Friday, October 11, 2019

A Big Heart and A Little Soul

Bernadette VanValkenburg
Many of our volunteers bring a big heart to Mother Marianne’s West Side Kitchen, caring for guests like they were family.

Some bring a bit of soul, breathing music into the air.

During the soup kitchen’s rededication day (Oct. 9), Bernadette VanValkenburg was playing the piano at one end of the dining hall, pouring out the joyful strains of “Jesu, Joy of Man’s Destiny.”

 Bob SchmelcherShe simply notes: “When they have enough help in the kitchen, I play the piano.”

At the other end of the hall, Bob Schmelcher was playing “How Great Thou Art” on a curious instrument called an “echo harp.” It holds several harmonicas in a semi-circle cage, providing Bob quick access to a broader range of keys and notes.

Kurt Krumme and Cassandra Harris Lockwood perform
Like Bernadette, Bob is a frequent volunteer. Twice a week the 85-year-old musician entertains while wife Shirley and daughter Lynda help to prepare and serve food.

Following a ribbon-cutting ceremony, the celebration moved across the street to the Irish Cultural Center for a reception honoring donors and volunteers.

Another talented person, Utica Phoenix owner Cassandra Harris Lockwood, volunteered to provide music for the reception. She sang and played the guitar, with Kurt Krumme accompanying on his guitar.

Their folk music provided an upbeat backdrop to the chatter of 75 donors and volunteers. Not to be outdone, Bob Schmelcher started “jamming” with them on his multi-tiered harmonica.

While kicking off a recognition ceremony, Cassandra invited Bob to join in a special performance of her original hymn to St. Marianne Cope, the soup kitchen’s namesake.

The result? A joyful voice. Resonating strings. Blending harmonic chords.

It was a cool scene, and perhaps a metaphor for a soup kitchen that links the homeless, the hungry, the volunteers, the donors. A song all its own.

Kurt Krumme, Cassandra Harris Lockwood and Bob Schmelcher perform.

Wednesday, October 2, 2019

Bike Racks for Guests, Volunteers

It rained a little that recent Tuesday morning, but then the sun peered from behind the clouds, bathing the entrance to Mother Marianne’s West Side Kitchen with bright, warm rays. Sunlight also glistened off four black bicycle racks.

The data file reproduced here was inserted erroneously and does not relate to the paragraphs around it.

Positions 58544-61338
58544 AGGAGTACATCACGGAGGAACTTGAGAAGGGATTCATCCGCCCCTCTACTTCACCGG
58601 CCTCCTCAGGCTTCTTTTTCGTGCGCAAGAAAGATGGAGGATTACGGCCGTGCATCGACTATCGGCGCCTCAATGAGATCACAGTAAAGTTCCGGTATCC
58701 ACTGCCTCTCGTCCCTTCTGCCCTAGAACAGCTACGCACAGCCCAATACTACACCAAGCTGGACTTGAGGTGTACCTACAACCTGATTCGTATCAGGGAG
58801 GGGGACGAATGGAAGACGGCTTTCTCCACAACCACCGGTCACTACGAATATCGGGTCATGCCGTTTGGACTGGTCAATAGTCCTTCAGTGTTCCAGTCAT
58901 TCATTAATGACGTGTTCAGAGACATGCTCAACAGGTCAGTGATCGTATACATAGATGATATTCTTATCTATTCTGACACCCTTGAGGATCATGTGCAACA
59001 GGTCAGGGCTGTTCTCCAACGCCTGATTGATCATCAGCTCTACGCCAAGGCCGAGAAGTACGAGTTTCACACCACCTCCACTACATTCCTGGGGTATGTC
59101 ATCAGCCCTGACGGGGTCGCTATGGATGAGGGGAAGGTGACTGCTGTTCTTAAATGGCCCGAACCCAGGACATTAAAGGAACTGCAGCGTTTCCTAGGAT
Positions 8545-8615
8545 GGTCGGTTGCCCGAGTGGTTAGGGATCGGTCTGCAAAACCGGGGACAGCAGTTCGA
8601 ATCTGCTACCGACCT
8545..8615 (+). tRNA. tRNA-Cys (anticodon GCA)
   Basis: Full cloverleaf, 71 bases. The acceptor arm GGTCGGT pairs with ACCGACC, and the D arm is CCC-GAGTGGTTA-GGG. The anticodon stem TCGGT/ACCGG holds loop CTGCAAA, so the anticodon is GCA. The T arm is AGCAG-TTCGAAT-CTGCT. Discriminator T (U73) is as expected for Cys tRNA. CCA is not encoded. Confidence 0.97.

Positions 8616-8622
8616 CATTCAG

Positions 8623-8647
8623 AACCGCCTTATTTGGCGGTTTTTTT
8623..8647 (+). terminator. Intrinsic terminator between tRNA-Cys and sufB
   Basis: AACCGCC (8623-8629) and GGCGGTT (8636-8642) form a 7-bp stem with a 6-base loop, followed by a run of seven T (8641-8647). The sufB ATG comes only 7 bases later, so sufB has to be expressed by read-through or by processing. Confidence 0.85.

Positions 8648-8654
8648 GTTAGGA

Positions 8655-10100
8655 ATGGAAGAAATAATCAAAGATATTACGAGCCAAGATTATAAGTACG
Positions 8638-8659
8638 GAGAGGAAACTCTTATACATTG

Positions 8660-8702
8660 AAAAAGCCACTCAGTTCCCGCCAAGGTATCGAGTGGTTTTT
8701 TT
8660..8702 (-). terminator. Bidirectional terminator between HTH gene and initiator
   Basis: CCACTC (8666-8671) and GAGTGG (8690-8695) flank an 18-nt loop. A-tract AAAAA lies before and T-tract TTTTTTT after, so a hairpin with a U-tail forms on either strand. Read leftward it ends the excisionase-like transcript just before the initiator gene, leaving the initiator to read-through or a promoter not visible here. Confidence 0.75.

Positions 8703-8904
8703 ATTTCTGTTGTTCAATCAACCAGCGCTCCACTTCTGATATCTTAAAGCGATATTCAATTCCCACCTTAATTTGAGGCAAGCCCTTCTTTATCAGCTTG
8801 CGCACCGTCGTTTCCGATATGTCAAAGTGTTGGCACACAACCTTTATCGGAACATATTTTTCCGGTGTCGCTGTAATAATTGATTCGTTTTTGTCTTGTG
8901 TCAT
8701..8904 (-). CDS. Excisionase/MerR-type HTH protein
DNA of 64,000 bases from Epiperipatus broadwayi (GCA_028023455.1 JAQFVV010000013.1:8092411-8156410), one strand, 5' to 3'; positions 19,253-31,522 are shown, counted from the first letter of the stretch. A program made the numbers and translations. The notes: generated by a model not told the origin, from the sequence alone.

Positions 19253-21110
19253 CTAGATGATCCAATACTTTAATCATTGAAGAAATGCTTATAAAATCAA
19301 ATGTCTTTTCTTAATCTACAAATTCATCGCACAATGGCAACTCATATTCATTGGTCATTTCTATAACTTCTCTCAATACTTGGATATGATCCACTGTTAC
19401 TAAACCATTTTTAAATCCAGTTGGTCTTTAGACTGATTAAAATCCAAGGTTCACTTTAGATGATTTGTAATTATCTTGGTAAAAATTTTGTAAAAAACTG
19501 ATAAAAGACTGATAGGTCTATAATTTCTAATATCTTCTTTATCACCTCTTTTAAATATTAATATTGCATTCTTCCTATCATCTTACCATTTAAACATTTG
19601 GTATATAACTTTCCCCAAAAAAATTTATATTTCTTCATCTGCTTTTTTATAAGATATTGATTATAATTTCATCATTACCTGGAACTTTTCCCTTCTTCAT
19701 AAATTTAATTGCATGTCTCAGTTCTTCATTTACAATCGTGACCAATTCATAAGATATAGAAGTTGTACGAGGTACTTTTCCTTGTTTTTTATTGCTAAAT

Matt VanSlyke installs bike racks
Matt VanSlyke of Utica Bike Rescue squatted close to the sidewalk as he bolted a rack to the concrete.

The four new racks, capable of accommodating eight bikes, were being installed as a community service.

Now patrons and volunteers who ride bikes to the soup kitchen have a place “to secure them safely,” noted West Side Boutique Coordinator Nancy Robert. She brought up the idea of the racks, after a couple of bike thefts, when she went to Utica Bike Rescue to see about getting a couple of bicycles for children who come to the soup kitchen.

Matt, by the way, is executive director of Utica Bike Rescue and not unsurprisingly, an avid bicyclist. Their mission is to promote bicycling as a healthy lifestyle while refurbishing bikes, promoting bike safety and providing bikes to “children, students, refugees and lower-income households.”


Thursday, September 26, 2019

‘A Gem in the Heart of Utica’

We work to feed the hungry in our community without regard to getting recognition. Our volunteers are motivated by something else. Some may refer to the golden rule of treating others as they would like to be treated. Others may quote the New Testament passage, Matthew 25:35, “I was hungry and you gave me food, I was thirsty and you gave me drink, I was a stranger and you made me welcome.”

So, it does come as a bit of a surprise when donors track us down and even ask God to bless us. Soup kitchen director Ed Morgan says he is continually amazed.